28th November 2022
Community groups and organisations across Cumbria are being offered financial support to help relieve the hardship of people who are experiencing financial struggles.
The current cost of living is forcing more people across our county into poverty. Many households who were ‘just about managing’ have been hard hit along with one in eight households whose income is less than £10,000 per year.
Working in partnership with Cumbria County Council, Cumbria Community Foundation is offering funding to charitable organisations that support interventions to help people who are struggling financially.
The Community Hardship Fund is providing grants of up to £10,000 to support activities that help people in financial hardship.
Funding can be used for practical skills such as budgeting and cooking courses or to buy equipment for community lunches, and schemes that help people to meet pressing needs, such as essential household items. The grants will cover costs to sustain a service that support people in financial hardship e.g., foodbanks, food pantries and hubs and additional staff costs to deliver increased activities or coordinate a service.
The Rock Youth Project in Carlisle received a grant to support low-income families by offering regular cooking classes and twice weekly coffee mornings. Funding also contributed to the cost of purchasing a washing machine for use by the local community, and a larger oven.
Vickie Harkness, Youth Lead, said: “We adapt to the needs of the community and have opened our doors to everyone, not just those supported by our youth provision. This funding will support those who are suffering from the cost of living crisis. We plan to reduce isolation, give families a safe space to collect all the essentials whilst meeting others, and most importantly ensure they don’t need to worry about how they can afford the things that meet their basic needs.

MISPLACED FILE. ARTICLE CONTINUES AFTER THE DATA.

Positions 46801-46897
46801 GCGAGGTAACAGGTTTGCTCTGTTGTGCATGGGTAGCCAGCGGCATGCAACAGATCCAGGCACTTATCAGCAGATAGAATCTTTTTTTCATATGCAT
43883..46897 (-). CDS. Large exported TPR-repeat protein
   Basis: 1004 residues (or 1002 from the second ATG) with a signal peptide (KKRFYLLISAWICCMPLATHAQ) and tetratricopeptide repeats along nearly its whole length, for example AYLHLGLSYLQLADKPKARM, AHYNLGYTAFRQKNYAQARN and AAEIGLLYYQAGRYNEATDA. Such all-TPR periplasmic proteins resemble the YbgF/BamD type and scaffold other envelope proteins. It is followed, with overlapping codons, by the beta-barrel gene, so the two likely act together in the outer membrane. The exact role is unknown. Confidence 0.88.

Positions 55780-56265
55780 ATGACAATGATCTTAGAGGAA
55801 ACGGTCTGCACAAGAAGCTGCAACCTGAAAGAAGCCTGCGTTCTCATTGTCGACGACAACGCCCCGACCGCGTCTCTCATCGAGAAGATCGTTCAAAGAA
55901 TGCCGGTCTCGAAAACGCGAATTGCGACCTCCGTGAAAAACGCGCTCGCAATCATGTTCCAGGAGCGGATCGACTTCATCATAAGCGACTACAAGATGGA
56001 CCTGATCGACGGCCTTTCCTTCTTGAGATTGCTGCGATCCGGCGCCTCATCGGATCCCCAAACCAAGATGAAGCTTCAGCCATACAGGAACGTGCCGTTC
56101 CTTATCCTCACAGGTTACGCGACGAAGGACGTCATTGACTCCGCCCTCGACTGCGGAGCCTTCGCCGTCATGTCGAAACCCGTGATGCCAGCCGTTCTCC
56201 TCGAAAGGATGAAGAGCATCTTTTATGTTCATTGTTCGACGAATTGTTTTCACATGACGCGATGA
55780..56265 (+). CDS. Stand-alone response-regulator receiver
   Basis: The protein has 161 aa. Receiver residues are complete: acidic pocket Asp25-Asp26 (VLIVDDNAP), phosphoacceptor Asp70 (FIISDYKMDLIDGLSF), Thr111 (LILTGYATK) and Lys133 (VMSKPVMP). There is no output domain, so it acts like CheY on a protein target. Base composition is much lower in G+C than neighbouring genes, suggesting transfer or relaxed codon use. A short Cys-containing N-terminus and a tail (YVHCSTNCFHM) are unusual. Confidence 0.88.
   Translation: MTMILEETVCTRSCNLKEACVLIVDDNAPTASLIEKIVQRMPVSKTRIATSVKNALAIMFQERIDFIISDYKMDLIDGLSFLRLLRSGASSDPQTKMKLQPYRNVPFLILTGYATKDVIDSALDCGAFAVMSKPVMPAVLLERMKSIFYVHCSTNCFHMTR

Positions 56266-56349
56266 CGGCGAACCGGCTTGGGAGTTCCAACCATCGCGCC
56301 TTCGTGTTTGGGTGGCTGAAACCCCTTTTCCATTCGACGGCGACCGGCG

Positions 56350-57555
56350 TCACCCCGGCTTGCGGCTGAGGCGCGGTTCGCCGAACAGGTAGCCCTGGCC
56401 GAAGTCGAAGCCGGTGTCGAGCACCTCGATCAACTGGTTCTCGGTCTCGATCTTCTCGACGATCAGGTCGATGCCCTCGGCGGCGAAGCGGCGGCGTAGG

“This project has given us the opportunity to pair up with different agencies where we can also provide entertainment for younger children to give parents and carers a well-deserved break and take part in some activities that will teach them new skills.”
Other grants have been used to provide emergency help for struggling families supported by Howgill Family Centre, and a healthy food growing project run by Cleator Moor based Home to Work.
Annalee Holliday, Senior Grants, Programmes & Communications Officer, said: “We know there is increased need across the county with food banks running out of food and more and more people unable to afford to eat or heat their homes to a safe level. This new fund will support projects that are keeping people fed and warm and provide additional practical support and advice to help people cope throughout this period of great hardship.”
To apply for funding, visit www.cumbriafoundation.org/fund/community-hardship-fund or contact Annalee Holiday via email@example.com or on 01900 825760.